How does remote command get assembled?

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This topic contains 2 replies, has 2 voices, and was last updated by Avatar capn.freako 4 weeks ago.

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  • #23301
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    capn.freako
    Participant

    Can you tell me how this node command, for instance, gets assembled?:

    ‘/bin/bash -c exec -a – /bin/bash -c ‘/etc/X11/xinit/Xsession default”

    And do I have any control over this, via configuration files?

    I’m asking, because I believe the quoting is wrong and that that’s why I’m having trouble connecting.

    I see warnings like this:

    2019-08-15 23:54:16 841.423 10815 NXNODE   WARNING! Process ‘/bin/bash -c exec -a – /bin/bash -c ‘/etc/X11/xinit/Xsession default” with pid ‘10857/10857’ finished with exit code 1 after 0,828 seconds.

    in my nxserver.log file.

    And I notice:

    (base) [centos@ip-172-31-4-247 ~]$ /bin/bash -c exec -a – /bin/bash -c ‘echo Test’

    (base) [centos@ip-172-31-4-247 ~]$ /bin/bash -c “exec -a – /bin/bash -c ‘echo Test'”

    Test

    I think those missing double quotes are my problem and would like to test my theory.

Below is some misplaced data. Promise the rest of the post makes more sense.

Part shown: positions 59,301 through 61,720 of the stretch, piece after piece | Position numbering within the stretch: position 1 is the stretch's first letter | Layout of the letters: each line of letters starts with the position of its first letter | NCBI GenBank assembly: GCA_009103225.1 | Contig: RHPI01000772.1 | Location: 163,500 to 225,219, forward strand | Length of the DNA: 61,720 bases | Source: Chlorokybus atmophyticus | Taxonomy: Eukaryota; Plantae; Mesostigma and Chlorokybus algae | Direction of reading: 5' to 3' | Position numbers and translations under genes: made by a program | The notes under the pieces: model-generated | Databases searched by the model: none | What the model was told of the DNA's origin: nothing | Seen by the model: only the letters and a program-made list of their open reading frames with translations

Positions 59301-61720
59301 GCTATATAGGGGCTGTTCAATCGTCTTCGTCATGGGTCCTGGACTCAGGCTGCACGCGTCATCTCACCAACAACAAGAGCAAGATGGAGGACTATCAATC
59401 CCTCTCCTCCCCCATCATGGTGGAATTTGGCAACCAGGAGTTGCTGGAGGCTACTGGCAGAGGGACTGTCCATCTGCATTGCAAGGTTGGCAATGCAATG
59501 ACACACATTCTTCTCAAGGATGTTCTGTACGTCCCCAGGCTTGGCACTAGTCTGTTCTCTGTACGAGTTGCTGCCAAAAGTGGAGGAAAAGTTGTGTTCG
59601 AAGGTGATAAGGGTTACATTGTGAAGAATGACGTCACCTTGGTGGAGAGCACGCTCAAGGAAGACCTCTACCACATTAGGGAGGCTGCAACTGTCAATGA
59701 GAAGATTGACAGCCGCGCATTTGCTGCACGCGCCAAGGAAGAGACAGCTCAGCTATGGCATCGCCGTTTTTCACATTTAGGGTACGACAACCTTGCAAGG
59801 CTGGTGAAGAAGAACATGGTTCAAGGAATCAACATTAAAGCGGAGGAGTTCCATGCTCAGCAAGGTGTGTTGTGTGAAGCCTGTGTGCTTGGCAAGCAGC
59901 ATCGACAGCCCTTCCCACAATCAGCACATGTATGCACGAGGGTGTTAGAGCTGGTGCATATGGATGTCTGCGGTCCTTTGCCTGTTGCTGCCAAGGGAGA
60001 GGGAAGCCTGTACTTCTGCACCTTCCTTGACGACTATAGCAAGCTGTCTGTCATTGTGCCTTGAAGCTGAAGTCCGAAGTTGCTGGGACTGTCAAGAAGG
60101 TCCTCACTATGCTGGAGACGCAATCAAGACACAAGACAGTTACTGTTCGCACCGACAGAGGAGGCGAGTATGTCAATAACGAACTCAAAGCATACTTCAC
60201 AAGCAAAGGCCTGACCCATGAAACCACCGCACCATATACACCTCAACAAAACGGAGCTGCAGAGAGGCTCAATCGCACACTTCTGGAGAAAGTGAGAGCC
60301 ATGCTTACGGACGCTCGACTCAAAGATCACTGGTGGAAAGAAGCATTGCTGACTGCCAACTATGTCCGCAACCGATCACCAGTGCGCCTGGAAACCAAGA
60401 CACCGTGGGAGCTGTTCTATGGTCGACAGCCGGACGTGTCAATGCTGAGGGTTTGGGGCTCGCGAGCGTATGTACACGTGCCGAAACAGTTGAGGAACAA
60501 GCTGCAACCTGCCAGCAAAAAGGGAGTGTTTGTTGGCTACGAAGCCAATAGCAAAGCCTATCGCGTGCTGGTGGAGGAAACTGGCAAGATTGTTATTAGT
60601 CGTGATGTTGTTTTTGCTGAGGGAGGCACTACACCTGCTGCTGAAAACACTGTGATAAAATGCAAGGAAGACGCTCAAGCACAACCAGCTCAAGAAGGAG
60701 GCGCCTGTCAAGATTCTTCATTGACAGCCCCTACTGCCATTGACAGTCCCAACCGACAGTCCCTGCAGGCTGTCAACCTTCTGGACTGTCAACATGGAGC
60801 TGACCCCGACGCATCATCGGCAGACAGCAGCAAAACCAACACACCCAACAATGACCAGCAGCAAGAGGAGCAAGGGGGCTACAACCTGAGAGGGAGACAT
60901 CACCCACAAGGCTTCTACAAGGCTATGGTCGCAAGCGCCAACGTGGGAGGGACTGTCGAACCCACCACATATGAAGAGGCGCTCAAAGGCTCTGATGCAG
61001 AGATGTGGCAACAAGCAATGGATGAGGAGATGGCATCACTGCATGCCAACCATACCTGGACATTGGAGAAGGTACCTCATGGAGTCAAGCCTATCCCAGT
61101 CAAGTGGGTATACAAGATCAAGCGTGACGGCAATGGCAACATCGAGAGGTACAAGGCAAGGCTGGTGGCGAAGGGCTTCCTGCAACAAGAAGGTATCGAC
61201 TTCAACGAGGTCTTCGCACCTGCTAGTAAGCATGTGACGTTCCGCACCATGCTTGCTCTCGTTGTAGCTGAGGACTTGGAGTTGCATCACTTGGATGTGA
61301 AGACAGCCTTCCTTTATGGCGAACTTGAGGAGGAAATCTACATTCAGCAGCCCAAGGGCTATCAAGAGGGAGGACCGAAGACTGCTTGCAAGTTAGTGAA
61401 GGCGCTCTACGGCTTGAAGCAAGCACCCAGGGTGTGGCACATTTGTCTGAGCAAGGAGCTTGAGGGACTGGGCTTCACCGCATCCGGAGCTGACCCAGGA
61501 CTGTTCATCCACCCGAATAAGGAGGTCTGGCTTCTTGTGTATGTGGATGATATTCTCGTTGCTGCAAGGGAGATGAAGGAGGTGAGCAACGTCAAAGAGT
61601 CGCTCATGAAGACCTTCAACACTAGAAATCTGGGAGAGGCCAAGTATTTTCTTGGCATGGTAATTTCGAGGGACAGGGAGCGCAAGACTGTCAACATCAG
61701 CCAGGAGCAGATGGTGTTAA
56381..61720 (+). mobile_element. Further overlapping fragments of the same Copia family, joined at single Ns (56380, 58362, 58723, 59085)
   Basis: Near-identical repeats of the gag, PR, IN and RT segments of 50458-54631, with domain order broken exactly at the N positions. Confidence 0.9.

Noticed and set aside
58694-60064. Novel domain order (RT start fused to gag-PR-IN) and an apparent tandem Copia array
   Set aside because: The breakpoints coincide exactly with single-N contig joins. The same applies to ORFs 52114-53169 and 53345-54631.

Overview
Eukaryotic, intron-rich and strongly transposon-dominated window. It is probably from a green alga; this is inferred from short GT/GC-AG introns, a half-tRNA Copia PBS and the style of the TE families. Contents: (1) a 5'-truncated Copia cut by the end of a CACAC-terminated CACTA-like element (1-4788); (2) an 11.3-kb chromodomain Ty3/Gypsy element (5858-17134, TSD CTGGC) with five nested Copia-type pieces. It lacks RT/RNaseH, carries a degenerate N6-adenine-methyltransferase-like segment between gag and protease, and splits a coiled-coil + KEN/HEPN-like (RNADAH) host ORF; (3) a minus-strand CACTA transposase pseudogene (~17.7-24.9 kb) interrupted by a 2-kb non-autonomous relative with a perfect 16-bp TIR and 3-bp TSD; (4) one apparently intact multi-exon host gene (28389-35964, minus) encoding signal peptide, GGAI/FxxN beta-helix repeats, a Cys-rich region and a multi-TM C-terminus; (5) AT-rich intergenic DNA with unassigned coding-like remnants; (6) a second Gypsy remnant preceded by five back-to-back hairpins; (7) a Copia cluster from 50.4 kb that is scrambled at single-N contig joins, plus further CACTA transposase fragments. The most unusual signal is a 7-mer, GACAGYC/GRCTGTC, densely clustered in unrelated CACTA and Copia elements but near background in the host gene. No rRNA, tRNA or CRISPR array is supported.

NoMachine free version 6.7.6-x86_64.

    MacBook Pro (10.14.6) client trying to connect to headless AWS EC2 CentOS 7 (7.3.1611) server (GNOME).

     

    #23342
    Avatar
    Gega
    Participant

    Hello capn.freako,

    The command is correctly constructed but it’s not displayed with it’s original form in the logs.

    The only part of this command you can and might want to modify could be ‘/etc/X11/xinit/Xsession default’, but it’s not necessary since the problem isn’t related to the command construction.

    Could you confirm if the Desktop environment is working properly?

    .xsession-errors file in user’s home directory or system logs (such as syslog) might show some more information about why the session application terminates.

    #23350
    Avatar
    capn.freako
    Participant

    Sorry, this was a red herring.

    I had installed the Anaconda3 Python distribution, which overrides the system installation of Qt in a way that breaks both KDE and GNOME.

    Removing (i.e. – uninstalling) Anaconda3 fixed my problem.I am now able to get either KDE, or GNOME, up and running.

     

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